February 25, 2018, 7:43 am
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Import more rice...

MAY 1982. “The US Justice Department is investigating allegations that rice exporting firms bribed officials of the South Korean government in order to sell large quantities of rice at above market prices in 1981 and 1982... causing as much as $10 million in overcharges for South Korea and excess profits for the exporters.” 

This is history--1982. But if it’s lucrative, and it could still be going on. We read that charges were made in a lawsuit filed by California rice farmers who brought a court case against PIRMI and AGROPROM, multinational rice dealers. 

These multinational rice exporters were accused in 1982 by California rice farmers of bribing the South Korean Office of Supply [the equivalent of our NFA?] “for the favor exporting rice to South Korea, and/or to subsidize future rice sales to South Korea. South Korea is the fourth largest export market for US agricultural goods,” the article tells us.

Named in the suit against the South Korean NFA, which arranges all government imports, was Kim Joo Ho, administrator and CEO of the country’s Office of Supply. South Korean government mandates that all imported food-grains be sold at subsidized prices, which is why staple food is cheap in South Korea. 

In the US Congress, the Agriculture Committee has a Cotton, Rice and Sugar Subcommittee. To this subcommittee, Atty. Joseph Alioto, ex-mayor of San Francisco, explained the suspicions of his clients, the rice farmers: 

 “In October 1981, Korean Office of Supply disclosed that it had purchased 40,000 metric tons of brown rice at $449.90 per metric ton, a price which was $100 per metric ton over the prevailing market price.

“The curious explanation given for the over market price was that the shipment was against an old contract which the supplier had failed to complete during the original delivery period and which, moreover, had been reported to the US Department of Agriculture as having been cancelled... It is a singular event, indeed, when a buyer rewards a seller with millions of dollars for failing to perform on his original obligation.”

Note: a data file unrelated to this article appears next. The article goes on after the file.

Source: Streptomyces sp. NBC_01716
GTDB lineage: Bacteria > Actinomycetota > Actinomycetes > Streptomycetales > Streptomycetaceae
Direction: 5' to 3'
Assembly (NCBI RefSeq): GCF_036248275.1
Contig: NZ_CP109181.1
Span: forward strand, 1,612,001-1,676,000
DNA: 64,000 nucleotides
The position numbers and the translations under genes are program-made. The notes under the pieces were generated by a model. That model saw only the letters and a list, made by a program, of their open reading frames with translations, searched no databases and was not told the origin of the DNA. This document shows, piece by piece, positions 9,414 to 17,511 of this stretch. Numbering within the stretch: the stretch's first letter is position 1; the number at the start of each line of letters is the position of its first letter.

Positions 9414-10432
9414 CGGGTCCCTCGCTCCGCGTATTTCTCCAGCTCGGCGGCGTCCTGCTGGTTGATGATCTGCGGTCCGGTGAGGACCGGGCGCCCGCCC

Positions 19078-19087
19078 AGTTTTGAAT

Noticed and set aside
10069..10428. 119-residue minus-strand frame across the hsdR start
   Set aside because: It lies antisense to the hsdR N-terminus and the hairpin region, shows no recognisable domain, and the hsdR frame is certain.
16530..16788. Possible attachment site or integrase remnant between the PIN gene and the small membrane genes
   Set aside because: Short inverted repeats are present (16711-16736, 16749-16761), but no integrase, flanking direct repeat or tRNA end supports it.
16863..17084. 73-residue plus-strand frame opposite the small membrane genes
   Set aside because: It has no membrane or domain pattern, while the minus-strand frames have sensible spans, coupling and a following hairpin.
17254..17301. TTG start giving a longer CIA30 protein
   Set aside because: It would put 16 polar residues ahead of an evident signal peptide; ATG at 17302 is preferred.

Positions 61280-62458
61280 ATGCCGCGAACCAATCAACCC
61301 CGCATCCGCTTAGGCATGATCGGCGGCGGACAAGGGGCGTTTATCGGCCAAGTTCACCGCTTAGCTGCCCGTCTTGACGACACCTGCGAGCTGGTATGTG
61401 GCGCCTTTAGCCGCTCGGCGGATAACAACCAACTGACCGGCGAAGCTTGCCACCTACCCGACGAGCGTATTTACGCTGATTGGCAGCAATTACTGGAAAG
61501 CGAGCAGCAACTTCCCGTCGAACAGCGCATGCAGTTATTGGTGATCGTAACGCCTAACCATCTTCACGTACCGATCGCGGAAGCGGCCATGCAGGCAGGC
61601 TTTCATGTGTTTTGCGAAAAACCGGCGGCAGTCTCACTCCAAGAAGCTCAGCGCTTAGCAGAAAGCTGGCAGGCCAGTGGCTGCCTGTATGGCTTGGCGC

Alioto continued, “It appeared that the people of Korea had paid about $4 Million more than was necessary on a purchase of rice... they didn’t want or need.... [South Korean Office of Supply] recently made two more purchases of rice... which will cost the people of Korea at least an extra $6 Million.” 

All those 1982 Korean rice importations, “which people didn’t want or need....” Were bribes again involved? How are the bribes received? How efficiently alert of the US Department of Justice get to know of a very secret deal between the South Korean agency for importing rice and the bribing rice dealers. What kind of a bribe is involved for the cost of one shipload of rice or corn? A brand new Mercedes Benz? A solid gold Rolex watch? Deposits in a specific bank account? The people don’t know, and can only guess.

No wonder rice execs avoid buying from subsistence rice farmers of Bulacan, Pampanga. Subsistence farmers would not even think to send as gratitude a bilao of bibingka or a buko pie to the CEO of the Office of Rice Importer.


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